In the film adaptation of Brandon’s life and death, Boys Don’t Cry, Hilary Swank plays Brandon Teena, a role which earned her a Best Actress Oscar, and Brandon’s girlfriend was played by Chloë Sevigny, who received a Best Supporting Actress nomination.

I Love You Phillip Morris (2009)

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Based on an almost unbelievable true story, I Love You Phillip Morris showcases the life of Steven Jay Russell, played by Jim Carrey. Russell was a con artist who was caught stealing money while living in Miami. After being taken to prison, he falls in love with fellow inmate, Phillip Morris. Throughout the next few years, Russell repeatedly broke out of prison, once even convincing the world he was dead, all to be with Morris.

While the movie was never a commercial success in America, it played well overseas where it earned 90% of its $20 million box office haul. However, since its release, the movie has become somewhat controversial as Phillip Morris claims he was actually the victim of a wildly manipulative and jealous con-man.

Boy Erased (2018)

Rent On Apple TV

Based on Garrard Conley’s memoir of the same name, Boy Erased examined Conley’s time as a teenager when he was forced into conversion therapy by his religious parents. Conley (who, in the film is renamed Jared) is sent away to Love in Action – a now-defunct conversion therapy camp that was riddled with scandal.

In fact, the leader of Love in Action during the time Conley was there – John Smid – eventually stepped down from the position, admitting he was still gay and that conversion therapy doesn’t work. Boy Erased tells the horrific, bizarre, and unhealthy environment conversion therapy camps create, and the lasting emotional impacts they have on the kids who are forced to attend them.

Interior. Leather Bar. (2013)

Stream On Kanopy & Tubi

In 1980, Al Pacino starred in a highly-controversial movie called Cruising, about a serial killer who targeted gay men in NYC’s leather scene. In order to avoid an X rating, director William Friedkin had to remove 40 minutes of graphic S&M sex scenes…that footage has since been lost.

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In Interior. Leather Bar. James Franco attempts to recreate this lost 40 minutes of footage – but the movie is actually a step beyond that. It’s a film that chronicles Franco’s making of the lost footage, not about showing the lost footage itself. Instead, it highlights the actors’ discomforts with the material, their fears of being perceived as gay, the relationship and contrast between art and pornography, and homoeroticism and stigmatization. Interior. Leather Bar. is part arthouse cinema and part documentary, but wholly unique.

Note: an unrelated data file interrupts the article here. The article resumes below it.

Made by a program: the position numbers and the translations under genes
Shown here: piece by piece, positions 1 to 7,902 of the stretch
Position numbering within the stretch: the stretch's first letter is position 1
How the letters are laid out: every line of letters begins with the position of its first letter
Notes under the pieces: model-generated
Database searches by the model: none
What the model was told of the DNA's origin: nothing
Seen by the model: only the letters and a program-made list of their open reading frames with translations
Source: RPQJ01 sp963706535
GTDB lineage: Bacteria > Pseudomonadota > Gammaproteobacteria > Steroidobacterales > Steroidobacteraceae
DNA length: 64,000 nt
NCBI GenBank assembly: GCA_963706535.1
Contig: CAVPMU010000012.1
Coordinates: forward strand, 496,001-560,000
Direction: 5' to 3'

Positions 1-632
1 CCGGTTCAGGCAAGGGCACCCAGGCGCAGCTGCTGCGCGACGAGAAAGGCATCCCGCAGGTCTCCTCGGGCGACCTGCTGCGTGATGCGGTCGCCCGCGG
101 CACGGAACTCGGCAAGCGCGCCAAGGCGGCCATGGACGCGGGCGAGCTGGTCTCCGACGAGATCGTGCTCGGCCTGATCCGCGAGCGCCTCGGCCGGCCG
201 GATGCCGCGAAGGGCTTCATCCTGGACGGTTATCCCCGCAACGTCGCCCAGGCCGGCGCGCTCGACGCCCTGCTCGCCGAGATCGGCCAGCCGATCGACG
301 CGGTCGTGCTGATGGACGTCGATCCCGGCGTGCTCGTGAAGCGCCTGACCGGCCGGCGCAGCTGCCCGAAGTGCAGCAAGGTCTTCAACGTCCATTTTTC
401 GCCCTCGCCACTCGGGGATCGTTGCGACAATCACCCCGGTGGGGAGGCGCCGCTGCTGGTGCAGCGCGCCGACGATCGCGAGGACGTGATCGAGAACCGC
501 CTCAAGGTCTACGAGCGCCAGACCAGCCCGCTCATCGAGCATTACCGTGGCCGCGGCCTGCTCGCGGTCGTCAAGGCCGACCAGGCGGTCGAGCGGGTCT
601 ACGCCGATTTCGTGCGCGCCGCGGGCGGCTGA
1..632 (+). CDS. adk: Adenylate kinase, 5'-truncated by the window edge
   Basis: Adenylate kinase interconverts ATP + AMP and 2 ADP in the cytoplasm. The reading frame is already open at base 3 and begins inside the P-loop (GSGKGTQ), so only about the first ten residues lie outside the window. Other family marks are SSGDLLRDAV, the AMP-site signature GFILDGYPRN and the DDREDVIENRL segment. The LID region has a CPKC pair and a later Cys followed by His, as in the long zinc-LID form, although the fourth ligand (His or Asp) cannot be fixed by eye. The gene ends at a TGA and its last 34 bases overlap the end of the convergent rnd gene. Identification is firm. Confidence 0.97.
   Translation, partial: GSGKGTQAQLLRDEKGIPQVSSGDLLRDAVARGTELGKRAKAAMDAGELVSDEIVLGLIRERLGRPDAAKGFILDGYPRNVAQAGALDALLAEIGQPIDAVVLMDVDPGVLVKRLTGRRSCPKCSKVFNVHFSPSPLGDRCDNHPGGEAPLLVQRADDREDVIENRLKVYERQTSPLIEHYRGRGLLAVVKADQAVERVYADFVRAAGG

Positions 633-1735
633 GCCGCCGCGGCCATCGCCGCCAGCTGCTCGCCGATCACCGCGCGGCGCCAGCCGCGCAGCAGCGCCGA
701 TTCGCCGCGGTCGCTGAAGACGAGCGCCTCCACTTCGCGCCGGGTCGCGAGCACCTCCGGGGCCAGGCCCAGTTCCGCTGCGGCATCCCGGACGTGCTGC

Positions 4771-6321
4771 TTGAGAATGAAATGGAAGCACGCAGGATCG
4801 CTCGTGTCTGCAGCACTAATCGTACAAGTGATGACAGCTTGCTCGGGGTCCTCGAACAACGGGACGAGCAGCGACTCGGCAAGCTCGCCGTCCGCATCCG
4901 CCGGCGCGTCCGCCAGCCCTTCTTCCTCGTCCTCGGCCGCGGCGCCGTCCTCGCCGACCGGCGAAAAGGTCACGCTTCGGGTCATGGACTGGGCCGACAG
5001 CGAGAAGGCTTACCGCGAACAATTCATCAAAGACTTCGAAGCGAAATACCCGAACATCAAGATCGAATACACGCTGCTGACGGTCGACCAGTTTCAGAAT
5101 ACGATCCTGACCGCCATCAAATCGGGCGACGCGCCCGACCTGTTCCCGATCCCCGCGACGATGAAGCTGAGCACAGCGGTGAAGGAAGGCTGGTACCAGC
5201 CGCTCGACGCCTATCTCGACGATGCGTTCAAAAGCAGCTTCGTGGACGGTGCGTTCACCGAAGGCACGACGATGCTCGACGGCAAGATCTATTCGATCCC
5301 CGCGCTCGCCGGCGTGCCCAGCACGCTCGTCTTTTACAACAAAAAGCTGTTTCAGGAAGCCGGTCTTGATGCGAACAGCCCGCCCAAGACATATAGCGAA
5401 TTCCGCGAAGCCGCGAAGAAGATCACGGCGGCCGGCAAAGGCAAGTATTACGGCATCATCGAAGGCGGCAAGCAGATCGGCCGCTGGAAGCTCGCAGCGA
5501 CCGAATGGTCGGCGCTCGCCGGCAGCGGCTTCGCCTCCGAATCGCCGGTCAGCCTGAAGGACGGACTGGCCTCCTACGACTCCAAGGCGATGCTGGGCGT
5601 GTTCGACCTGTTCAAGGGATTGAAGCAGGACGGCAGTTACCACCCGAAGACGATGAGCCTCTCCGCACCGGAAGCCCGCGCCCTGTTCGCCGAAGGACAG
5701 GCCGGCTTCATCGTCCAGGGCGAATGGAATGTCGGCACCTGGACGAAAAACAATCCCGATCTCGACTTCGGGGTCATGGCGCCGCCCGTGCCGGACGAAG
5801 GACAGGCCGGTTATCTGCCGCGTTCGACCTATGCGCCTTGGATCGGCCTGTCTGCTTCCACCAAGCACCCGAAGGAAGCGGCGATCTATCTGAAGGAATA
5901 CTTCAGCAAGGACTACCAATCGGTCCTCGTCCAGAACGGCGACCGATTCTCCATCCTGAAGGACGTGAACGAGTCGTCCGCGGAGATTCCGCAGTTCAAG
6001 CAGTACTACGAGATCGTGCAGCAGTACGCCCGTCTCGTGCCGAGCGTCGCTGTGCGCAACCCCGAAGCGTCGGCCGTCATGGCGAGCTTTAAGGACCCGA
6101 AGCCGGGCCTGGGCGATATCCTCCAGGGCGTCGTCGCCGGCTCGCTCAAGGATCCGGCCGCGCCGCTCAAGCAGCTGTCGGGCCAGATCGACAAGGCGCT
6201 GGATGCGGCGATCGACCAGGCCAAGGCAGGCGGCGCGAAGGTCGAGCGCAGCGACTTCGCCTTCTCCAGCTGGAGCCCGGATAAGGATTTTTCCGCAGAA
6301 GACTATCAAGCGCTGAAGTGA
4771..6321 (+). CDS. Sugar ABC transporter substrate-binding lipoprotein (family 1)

Kinky Boots (2005)

Stream On Showtime

Kinky Boots was a small indie film that developed a devout cult following and was later turned into a hit Broadway musical that ran from 2013-2019. But the whole story actually begins in the ’90s, back when a struggling shoe company in the East Midlands, W.J. Brooks, reinvented itself by making shoes (especially knee-high boots) for drag queens.

The film chronicles the factory worker’s hesitancy and initial embarrassment but shows how the LGBTQ+ community and the factory workers ended up working together to keep the business alive and grow the brand’s support around the world.

Dallas Buyers Club (2013)

Stream On Amazon Prime

The talented Matthew McConaughey would go on to win an Oscar for his role as Ron Woodroof, the founder of the “Dallas Buyers Club.” Woodroof was diagnosed with HIV in the mid-80s and though many who knew him claim he was gay, Woodroof insisted he wasn’t and contracted the disease through drug use. While taking an early-era AZT treatment (an HIV prevention/treatment medication), Woodroof noticed his health quickly declined. He decided to begin using himself as a test subject to try out other, less-harmful HIV treatments and began selling his drugs to other HIV patients.

In retrospect, Woodroof was quite wrong about his assumptions. The drugs he was selling were not helpful, but he was right in that the AZT treatments of the time were toxic. As noted by The Washington Post, the early doses of AZT were way too high, which caused side effects, and when not taken with other antiviral medications, HIV easily formed a resistance, causing the AZT treatment to become useless. Thanks to Woodroof’s (somewhat flawed) activism, a deeper dialogue for HIV treatment was started, giving rise to better medications.